I’ve been living in Central America the last few months — Costa Rica, for the most part. There have been many interesting experiences along the way, but perhaps the most significant for me is access to the ocean. The Pacific Coast is just a couple hours away by bus. I’m almost 30 and, though I’ve lived all over the world, have never swum in the ocean before. The closest I came was dipping a toe into the East China Sea.
This week, I took a day off in order to make the trip to the beach town of Puntarenas. My companion and I walked along the beach looking for a suitable spot to lay out our stuff, but it wasn’t an easy search. The sand was littered with all kinds of trash, some ancient and weather-beaten, some apparently quite new. We finally found what seemed like an acceptable spot and laid out our blanket. When I sat down, I noticed a few feet from us an empty plastic motor oil container. (It could have been worse, check out this beach on Mexico’s Caribbean Coast.)
It wasn’t a great initial impression, but we’d traveled a long way to swim, so I shook it off and headed out to the water. Before I was up to my waist, I noticed something odd about the water. Oh, there was the odd piece of trash floating by: a strip of a plastic bag, the plastic rings from a six-pack. But I was seeing something much smaller. It was like the water was dirty, with little greyish specks — millions of them, within my field of vision. These weren’t plankton. As I looked closer I could tell they were tiny little pieces of plastic.
After all, we all know plastic isn’t biodegradable, but that doesn’t mean it doesn’t still degrade. It degrades in a very unnatural way, slowly breaking up into tinier and tinier pieces, which, nevertheless, remain plastic. When the pieces are small enough they can be taken into the bodies of even small marine creatures, and carried up the food chain. Even human beings who eat a moderate amount of sea food have a certain amount of plastic in their body. These small irritants can cause all sorts of bodily problems, including cancer.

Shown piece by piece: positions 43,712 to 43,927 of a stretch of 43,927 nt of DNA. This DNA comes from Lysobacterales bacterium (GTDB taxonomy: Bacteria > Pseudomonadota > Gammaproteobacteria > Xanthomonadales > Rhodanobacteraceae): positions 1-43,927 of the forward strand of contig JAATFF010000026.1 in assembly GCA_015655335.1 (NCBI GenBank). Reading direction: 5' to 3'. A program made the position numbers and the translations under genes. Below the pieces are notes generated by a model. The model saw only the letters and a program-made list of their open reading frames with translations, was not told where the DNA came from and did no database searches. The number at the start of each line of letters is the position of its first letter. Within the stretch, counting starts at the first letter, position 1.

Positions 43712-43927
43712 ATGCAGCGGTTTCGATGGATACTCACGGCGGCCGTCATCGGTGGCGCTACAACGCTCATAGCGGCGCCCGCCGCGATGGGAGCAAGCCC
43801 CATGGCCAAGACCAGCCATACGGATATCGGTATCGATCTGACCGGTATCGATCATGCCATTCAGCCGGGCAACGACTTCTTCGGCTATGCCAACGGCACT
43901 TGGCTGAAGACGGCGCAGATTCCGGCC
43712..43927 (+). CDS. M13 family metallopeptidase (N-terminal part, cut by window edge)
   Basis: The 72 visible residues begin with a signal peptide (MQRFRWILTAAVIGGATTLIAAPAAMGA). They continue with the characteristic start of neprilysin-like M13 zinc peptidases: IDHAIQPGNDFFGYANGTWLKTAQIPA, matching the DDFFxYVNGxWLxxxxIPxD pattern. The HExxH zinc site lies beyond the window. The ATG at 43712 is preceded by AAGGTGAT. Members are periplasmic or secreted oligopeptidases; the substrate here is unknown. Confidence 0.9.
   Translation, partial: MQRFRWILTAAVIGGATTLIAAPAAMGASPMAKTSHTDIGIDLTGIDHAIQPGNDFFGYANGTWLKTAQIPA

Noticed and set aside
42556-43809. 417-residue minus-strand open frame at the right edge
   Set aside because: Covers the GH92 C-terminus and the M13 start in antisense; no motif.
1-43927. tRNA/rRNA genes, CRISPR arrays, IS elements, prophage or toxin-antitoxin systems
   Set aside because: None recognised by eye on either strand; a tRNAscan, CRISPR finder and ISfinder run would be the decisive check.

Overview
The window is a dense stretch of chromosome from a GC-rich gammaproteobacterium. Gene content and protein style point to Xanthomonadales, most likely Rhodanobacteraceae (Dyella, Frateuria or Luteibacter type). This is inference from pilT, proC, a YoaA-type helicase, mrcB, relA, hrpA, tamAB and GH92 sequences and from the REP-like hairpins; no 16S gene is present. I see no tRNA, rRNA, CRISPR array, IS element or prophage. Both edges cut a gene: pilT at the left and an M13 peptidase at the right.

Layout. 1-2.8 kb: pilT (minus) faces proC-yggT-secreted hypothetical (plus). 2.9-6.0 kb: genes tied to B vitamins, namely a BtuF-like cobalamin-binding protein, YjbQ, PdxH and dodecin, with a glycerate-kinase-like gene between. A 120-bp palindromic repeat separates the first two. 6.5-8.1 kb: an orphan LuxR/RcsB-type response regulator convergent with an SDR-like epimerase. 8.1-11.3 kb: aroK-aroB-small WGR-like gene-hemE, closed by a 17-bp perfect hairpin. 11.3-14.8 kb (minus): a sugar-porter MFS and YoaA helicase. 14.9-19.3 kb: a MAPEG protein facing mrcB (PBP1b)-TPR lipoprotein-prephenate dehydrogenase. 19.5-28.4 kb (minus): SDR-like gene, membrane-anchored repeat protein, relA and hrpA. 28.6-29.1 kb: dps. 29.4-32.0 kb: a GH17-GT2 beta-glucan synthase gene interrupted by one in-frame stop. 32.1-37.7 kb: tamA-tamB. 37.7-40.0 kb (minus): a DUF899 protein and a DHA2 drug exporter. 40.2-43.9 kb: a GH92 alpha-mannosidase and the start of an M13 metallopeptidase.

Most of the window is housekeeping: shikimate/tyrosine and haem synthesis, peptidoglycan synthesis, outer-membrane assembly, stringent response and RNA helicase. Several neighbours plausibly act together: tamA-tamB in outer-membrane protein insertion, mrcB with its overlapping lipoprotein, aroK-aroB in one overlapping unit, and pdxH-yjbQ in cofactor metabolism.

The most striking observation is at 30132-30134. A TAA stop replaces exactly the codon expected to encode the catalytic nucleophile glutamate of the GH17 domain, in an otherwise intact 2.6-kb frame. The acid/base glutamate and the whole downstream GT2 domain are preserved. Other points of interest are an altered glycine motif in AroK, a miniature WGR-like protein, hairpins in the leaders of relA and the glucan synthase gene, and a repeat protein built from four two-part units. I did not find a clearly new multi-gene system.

Of course, neither one of us could bring ourselves to dunk our head below water and add to our bodies’ plastic counts. We left after only 10 minutes of desultory wading, to make the two-hour trip back to our town.
You’ve heard of the Great Pacific Garbage Patch, I’m sure. Scary as it is, you might be thinking to yourself, “But at least I live on the Atlantic coast.” No such luck, friend. Plastic is everywhere. This Popular Mechanics article from only a year and a half ago discusses a 20-year study that revealed just how widespread the plastic contamination actually is.
Sure, you can go to a private resort and the beach looks pristine. People pay a lot of money to make sure they don’t go for a dip and find a used condom floating in the surf. But the plastic is still there, too small to see. Ubiquitous. Killing us.
An interesting side-note in that article I linked above is a map of the world’s ocean currents, which are basically a series of rough loops. I mentioned dipping my toe in the East China Sea. There’s a big loop which basically swings by most of China’s East Coast and most of North America’s West Coast. A friend of mine followed in my footsteps, deciding to move to China after I’d lived there for not quite a year. He, too, visited the ocean. In an email, he marvelled at the amount of trash on the beach and in the water. But he was surprised to find most of it — easily seen from the labels — had actually floated over from North America.
Likewise, Chinese trash ends up on Mexican or Canadian beaches, adding to and mixing with the local variety. The lesson is, there’s only one ocean. All countries (even the land-locked) contribute to polluting it, and all suffer the loss of its use. Though a motor oil container or condom is an upsetting sight, the real danger is the constant increase in the concentration of those invisible plastic particles every bit of trash is eventually worn down to. To swim in the clear, blue ocean, is already a risky business. For the next generation, it may be downright impossible.
I’m reminded of an old Native American proverb, “We do not inherit the Earth from our ancestors, but borrow it from our children.” Our legacy of plastic has already taken a severe toll on our oceans. I feel a little ripped off — the vast, pure ocean that all humankind had available to them until recently has been stolen away before my time. But of course, even with my switch to reusables a number of years ago, I’ve produced an incredible amount of plastic in my life. I stole it from myself.
Here’s a somewhat less profound, but perhaps equally relevant proverb: “Don’t pee in the public pool.”
Photo credit: National Oceanic and Atmospheric Administration